Theatre Review: LOOK BACK IN ANGER

by Lynn on September 25, 2013

in The Passionate Playgoer

Look Back In Anger

 At 1093 Queen St. W, Toronto. Written by John Osborne. Directed and set by Anita La Selva. Set Artist, Jeff Blackburn. Sound by Sam Sholdice. Lighting by Melissa Joakim. Starring: Tosha Doiron, Eli Ham, Adriano Sobretodo Jr. Zoe Sweet, and the voice of Sandy MacDonald.

Presented by FeverGraph Theatre Company. Plays until September 29.

 Look Back In Anger is John Osborne’s most famous play. It was also his first. He was 27 when he wrote it. Osborne at one point was the ‘bad boy’ of British Theatre. Look Back In Anger exploded onto the theatre scene when it opened at the Royal Court Theatre in London, England in 1956. That play changed the face of British theatre. It was the beginning of kitchen sink theatre after the gentle and genteel world of Terence Rattigan. It was excoriating in its anger at the class conscious; the haves and have nots; abusive, leaderless; aimless; the lost.

The phrase “angry young man.” was coined to describe its main character, Jimmy Porter. Porter is an articulate, university educated, well-read, misogynistic, cynical, bitter man who rails against everything. He works at a sweet-stall selling candies. He lives in a squalid bed-sit in the Midlands.  He resents the class system in England—make no mistake this is an English play—he loathes phoniness and ferrets it out even when it’s not there; he loathes his wife Alison’s upper class upbringing and never lets her forget it; he challenges any hint of kindness or camaraderie; he is always on the offensive and he is almost totally offensive, except in those few times when he dissolves into sad self-pity—most of the time it’s just raging self-pity. Alison takes it all with resignation. She is a disappointment to her family for marrying Jimmy and is constantly being brow-beaten by him because of her class. Their friend Cliff Lewis lives with them and acts as a kind of peace-keeper. Alison’s actress friend Helena comes to visit and urges her to leave Jimmy. When she does Helena stays and the animosity between Jimmy and Helena changes. The play is unflinching in its invective; almost poetic in much of the language; and perceptive in creating these representatives of a lost generation.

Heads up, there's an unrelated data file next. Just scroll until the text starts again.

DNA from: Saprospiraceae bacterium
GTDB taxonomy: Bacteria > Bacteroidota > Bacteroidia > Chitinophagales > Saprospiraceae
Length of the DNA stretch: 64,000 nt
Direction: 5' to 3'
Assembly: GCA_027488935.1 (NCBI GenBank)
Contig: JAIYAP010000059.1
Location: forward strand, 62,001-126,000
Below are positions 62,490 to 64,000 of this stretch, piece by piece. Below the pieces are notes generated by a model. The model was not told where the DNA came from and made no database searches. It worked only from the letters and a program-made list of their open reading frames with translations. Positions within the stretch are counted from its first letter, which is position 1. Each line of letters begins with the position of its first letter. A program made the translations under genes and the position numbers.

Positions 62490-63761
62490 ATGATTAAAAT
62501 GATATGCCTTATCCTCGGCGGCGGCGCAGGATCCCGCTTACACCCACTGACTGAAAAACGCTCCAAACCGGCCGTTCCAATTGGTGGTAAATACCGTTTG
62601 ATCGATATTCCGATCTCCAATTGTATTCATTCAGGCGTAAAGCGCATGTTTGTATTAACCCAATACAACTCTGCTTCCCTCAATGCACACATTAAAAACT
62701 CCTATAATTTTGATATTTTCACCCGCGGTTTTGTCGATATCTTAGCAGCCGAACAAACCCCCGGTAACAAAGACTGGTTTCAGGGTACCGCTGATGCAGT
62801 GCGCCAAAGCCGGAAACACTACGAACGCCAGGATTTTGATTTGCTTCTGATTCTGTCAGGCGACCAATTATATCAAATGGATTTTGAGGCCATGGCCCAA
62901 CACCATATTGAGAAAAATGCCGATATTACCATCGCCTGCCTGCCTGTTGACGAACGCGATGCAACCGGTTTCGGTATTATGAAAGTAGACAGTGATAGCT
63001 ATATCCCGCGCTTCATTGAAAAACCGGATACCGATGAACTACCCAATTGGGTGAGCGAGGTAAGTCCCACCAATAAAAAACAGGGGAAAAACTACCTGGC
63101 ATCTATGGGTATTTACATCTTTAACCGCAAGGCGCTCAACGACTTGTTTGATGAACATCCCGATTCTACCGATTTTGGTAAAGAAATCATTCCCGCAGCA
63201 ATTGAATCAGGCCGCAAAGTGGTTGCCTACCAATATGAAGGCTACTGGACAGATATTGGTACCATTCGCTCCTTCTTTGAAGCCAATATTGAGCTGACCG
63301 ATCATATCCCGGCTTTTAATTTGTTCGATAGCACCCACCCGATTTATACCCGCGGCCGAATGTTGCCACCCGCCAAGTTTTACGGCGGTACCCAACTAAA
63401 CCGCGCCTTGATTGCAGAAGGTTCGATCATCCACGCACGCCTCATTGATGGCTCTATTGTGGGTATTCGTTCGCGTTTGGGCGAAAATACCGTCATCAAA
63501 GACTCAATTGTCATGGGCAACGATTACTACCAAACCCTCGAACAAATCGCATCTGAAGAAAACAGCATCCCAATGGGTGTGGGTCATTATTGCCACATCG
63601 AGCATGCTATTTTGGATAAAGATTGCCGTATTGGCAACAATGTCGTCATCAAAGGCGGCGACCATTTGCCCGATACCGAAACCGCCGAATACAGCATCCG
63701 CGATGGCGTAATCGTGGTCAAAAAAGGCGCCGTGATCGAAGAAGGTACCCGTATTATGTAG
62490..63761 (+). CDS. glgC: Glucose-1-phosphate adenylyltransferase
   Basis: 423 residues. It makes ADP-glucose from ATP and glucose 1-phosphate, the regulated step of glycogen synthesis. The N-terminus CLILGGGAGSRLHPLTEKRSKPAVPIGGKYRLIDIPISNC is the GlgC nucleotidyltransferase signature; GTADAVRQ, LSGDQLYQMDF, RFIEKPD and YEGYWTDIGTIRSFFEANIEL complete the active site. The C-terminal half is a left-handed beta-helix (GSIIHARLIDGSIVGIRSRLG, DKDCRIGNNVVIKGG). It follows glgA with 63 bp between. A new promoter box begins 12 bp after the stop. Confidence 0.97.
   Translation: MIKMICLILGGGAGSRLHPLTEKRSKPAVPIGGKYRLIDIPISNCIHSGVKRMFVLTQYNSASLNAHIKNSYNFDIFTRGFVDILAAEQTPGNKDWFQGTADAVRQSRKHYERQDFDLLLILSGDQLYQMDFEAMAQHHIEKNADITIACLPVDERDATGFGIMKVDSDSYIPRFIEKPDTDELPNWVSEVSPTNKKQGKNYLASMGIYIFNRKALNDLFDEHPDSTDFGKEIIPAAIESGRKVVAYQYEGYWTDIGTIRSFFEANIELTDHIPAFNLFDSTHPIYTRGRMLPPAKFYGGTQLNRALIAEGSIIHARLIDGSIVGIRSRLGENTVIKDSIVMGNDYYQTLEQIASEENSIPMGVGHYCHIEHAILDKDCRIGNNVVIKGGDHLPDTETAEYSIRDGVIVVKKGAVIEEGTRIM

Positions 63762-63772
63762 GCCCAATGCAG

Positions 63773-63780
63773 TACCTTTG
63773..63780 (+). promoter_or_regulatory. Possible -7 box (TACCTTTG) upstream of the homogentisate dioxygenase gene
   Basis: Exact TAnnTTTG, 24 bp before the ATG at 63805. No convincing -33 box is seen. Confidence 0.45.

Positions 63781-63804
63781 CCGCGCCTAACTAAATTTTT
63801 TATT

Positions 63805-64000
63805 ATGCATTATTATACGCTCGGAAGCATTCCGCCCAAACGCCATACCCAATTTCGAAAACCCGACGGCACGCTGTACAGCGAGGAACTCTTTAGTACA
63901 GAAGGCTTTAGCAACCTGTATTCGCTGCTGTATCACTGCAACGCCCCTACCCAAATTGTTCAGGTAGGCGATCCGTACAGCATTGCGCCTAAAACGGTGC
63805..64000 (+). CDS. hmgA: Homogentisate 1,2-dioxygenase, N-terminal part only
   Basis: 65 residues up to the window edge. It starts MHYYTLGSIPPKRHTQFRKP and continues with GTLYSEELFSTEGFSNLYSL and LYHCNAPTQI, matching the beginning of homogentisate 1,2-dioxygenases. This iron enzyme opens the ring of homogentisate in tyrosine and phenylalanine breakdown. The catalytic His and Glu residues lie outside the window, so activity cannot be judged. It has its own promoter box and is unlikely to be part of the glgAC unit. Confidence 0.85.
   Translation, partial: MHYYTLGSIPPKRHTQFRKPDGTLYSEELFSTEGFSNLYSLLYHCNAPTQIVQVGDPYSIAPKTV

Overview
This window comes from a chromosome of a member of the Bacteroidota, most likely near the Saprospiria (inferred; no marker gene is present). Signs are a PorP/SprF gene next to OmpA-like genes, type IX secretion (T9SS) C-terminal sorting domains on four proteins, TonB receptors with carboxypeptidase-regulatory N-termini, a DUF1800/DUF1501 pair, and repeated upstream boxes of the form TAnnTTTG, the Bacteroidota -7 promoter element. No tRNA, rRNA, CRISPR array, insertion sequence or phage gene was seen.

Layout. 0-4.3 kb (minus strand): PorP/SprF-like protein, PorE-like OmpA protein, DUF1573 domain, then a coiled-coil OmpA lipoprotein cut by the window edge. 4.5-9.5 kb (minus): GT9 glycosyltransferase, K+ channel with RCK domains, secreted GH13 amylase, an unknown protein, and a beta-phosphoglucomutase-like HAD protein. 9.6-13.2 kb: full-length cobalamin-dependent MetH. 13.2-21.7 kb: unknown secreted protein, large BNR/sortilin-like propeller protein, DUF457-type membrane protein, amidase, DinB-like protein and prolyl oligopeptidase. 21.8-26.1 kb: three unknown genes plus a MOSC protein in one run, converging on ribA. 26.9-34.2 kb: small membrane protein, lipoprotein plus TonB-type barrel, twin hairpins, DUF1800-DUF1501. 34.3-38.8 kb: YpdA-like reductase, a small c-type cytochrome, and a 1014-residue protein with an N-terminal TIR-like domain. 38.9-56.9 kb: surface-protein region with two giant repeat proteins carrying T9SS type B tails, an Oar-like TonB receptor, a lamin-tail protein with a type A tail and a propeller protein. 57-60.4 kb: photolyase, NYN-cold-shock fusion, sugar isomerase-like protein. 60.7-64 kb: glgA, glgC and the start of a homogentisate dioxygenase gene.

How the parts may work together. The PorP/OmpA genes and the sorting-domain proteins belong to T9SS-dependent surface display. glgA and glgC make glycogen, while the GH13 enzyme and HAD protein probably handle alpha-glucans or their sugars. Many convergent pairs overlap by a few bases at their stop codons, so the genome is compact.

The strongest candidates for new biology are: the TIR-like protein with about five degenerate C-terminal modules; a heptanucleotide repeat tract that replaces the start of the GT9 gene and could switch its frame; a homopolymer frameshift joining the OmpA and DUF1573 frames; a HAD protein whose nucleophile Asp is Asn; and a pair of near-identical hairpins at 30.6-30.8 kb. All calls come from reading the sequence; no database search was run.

I loathe the play. I loathe that the sad lout known as Jimmy Porter rails without reason or point. He has no solutions just invective.  But I don’t miss an opportunity to see Look Back in Anger  to try and have my mind changed. Zoe Sweet and Tosha Doiron, the producers, actors in the play and the creators of FeverGraph Theatre Company producing the play, have an interesting take. Their program note says:

“Admittedly, it’s hard to justify why a contemporary, physical-based, female company would exhume a dated, inherently misogynistic play….We wanted to figure out this mess of characters who struggle with their ideas of class structure and class warfare and personal damage…And so there was the mission—to tame this piece that wrestles with ideas of class divide and a disenfranchised foursome; to tame it in a way that reintroduces its importance to our contemporary needs. Jimmy is a person that is born out of his time and as this play is being brought back out of the time it was created in, its questions are disturbingly resonant.”